The next day I headed off to a nearby city with my mother-in-law, to pay respects at her husband's tomb. That was when I understood more clearly what Dia de los Santos really is about. Not everyone - perhaps not even a majority - strictly believes that their loved ones' spirits return to the earth around midnight on November 1. Even so, in the majority of Guatemalan towns relatives still visit their loved ones' tombs, decorating with flowers and wreaths, leaving candles and trinkets. Some hire bands to serenade their loved ones' tombs. Others bring offerings of alcohol and food, while street vendors dedicate themselves to feeding the living. It's pretty much a carnival in the cemetery.

In the weeks before the celebration, the rain more or less stops, and children go out in full force every afternoon to lift their kites on the fall winds, inviting the spirits of their ancestors to return to Earth for a brief and sacred window of time.

In my town almost everyone decorates and spends the night of October 31 accompanying their relatives' tombs, staying until 7 or 8 am on the 1st. By mid-day the place is deserted. Maybe folks figure that by then the ancestors either will have made it back, or given up trying. It's also darn tiring accompanying the dead all night.

Last year I didn't go. My host family is Adventist, and they don't believe in spirits. You bury your loved ones, you miss them awhile, and that's it. The leftover bones aren't important. The important part was the reconciling your loved ones did while alive. And no quantity of cut flowers on a tomb will do anything for anyone's soul at that point. Or so they say.

(Oddly enough, Adventist children still fly kites. I guess it's not completely lost on them that some rituals are secretly just for the living.)

This year I did go to our local cemetery in the night - invited by a good friend, whose father insists grandpa and grandma be serenaded yearly with the traditional Mayan music they so loved. At 3 am I pulled myself out of bed, and by the time we got to her great-grandparents' tomb, the trio of hired musicians had already been playing 3 hours, a little bonfire keeping them warm in our tucked-away corner of the cemetery.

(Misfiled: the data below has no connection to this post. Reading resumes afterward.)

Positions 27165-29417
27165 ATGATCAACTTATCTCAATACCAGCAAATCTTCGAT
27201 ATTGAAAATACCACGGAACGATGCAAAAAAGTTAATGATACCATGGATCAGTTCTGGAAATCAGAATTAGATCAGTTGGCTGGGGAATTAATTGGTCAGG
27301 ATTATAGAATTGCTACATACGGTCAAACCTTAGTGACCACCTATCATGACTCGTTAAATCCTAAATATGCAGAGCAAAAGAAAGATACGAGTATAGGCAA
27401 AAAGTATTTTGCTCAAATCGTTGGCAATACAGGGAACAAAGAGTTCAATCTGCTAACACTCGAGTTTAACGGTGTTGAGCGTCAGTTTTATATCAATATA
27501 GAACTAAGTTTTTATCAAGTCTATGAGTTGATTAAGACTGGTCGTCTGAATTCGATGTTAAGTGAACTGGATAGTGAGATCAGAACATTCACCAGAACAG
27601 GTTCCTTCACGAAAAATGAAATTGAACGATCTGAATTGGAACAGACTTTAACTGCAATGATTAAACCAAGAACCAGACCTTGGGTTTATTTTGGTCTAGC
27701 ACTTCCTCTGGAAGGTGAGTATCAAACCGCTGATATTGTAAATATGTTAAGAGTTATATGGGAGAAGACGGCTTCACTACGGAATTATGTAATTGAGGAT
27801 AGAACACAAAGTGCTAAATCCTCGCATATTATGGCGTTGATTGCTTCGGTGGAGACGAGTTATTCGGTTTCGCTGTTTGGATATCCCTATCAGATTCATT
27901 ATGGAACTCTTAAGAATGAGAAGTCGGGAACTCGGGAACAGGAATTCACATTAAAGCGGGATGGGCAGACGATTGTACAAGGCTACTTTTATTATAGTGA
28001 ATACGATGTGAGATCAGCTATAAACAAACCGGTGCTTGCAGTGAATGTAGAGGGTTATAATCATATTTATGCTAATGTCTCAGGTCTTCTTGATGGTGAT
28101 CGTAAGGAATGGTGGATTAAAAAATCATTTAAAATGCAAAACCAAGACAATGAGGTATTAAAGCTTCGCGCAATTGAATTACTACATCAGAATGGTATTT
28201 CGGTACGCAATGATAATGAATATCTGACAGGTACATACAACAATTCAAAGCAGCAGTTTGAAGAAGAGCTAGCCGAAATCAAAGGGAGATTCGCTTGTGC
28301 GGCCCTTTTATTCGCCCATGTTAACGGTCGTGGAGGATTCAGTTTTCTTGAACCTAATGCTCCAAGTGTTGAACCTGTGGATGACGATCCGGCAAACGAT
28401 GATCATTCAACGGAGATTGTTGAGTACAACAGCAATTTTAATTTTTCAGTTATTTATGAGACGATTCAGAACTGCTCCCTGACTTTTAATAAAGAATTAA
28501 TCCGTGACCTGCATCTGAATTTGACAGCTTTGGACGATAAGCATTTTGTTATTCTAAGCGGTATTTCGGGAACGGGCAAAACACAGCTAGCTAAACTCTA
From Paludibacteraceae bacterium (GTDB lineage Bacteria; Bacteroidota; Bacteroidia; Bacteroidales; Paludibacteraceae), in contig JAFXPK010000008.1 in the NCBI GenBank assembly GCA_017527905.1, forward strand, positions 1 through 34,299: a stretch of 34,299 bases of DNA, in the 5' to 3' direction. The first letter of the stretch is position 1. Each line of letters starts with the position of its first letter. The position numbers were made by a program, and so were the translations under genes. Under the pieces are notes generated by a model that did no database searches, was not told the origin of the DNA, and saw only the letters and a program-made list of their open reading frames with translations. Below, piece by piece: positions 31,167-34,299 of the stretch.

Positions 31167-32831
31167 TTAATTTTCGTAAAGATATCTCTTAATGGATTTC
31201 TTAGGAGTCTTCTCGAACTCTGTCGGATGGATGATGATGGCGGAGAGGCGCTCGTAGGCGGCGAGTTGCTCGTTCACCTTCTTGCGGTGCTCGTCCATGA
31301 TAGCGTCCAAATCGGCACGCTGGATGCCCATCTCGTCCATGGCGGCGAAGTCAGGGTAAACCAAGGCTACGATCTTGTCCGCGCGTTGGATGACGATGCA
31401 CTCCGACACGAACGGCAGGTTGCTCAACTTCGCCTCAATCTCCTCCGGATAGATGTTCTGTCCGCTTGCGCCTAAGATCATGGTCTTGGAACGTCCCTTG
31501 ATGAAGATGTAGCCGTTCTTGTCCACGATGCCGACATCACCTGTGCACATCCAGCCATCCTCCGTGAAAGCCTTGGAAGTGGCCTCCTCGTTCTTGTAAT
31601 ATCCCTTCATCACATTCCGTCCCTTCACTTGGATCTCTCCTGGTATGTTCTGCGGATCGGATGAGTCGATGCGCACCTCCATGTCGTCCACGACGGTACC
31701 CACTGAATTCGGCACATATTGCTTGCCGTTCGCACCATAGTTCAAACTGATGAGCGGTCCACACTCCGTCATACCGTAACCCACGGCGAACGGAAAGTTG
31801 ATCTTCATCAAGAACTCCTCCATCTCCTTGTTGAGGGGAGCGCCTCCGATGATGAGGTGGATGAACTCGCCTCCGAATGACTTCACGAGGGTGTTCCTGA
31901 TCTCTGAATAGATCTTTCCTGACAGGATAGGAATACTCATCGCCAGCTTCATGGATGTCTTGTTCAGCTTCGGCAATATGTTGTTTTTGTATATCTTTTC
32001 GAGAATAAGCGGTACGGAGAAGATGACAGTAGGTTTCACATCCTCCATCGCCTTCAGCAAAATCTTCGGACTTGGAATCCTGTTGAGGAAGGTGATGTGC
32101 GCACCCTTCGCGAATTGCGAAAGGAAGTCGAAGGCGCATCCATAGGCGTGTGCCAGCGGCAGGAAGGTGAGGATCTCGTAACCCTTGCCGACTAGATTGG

Words cannot describe the eternal feeling of those moments, the music and smoke and candlelight weaving us all into some enormous tapestry whose existence I've never doubted, even when I could not touch or feel or see it. Although that night, let me tell you, it was palpable.

At 7 am, on the heels of daybreak, they served hot tamales and tea to everyone assembled, and later on I traveled to that same nearby city, to help arrange flowers once again on my father-in-law's family tomb, to revel in the massive crowds gathered in observance of a common denominator.

I'm not sure why, but I adore Dia de los Santos in Guatemala. I adore the communal ritual of the cemetery, the flowers, the street food. Maybe it's because it serves as a reminder that while it's true we're alone in death, we needn't be alone beforehand.

Tuesday, November 15, 2011

Why I Love Peace Corps #1

One series I've been contemplating is "Why I Love Peace Corps." Some posts will be sincere, others a bit tongue-in-cheek, but I'll let you all judge. Without further adieu:

Why I Love Peace Corps*, #1:
You can use children as free labor to decorate your house.

In a matter of an hour and a half tonight I had an entire wall covered in charming drawings, and all I had to do was give them scrap paper and put up with a little bit of screaming. Felices as we say here. For that matter, you can ask these kids to sweep your house, mop the floors, wash the windows, fold your clothes, and do the dishes and they will do it. Some will even think it's fun before a more lazy/rowdy kid in the bunch points out that, hey, if we were doing this in our own houses right now it would probably be considered work. But I try to draw a line somewhere.

*I should specify off-the-bat that some of these reasons will be more specific to "why I love living in a small Mayan town in the highlands of Guatemala for two years", however Peace Corps is one of few opportunities that ever would have allowed me to do that, and certainly was the most accessible opportunity.

Sunday, November 13, 2011

Time flies

Wow, I cannot believe it's been more than a month since I got home from NY. Since then I've weathered a week straight of rain, neared completion on the first phase of our sign project, pushed along the guide training class, sat in on way too many meetings, celebrated Dia de los Santos, had to find a replacement for my netbook that died, baked some killer pizza in my oven, and hosted a 5-day photography camp for 16 adolescents. Times have been busy.

Since my computer crapped out the blog topics had been piling up without release, both in my brain and on the computer. Now that the power's flowing through my motherboard and we survived photo camp, I'm planning to send out a few posts in a row to make up for the radio silence of the past months.

Thursday, October 20, 2011

The sun'll come out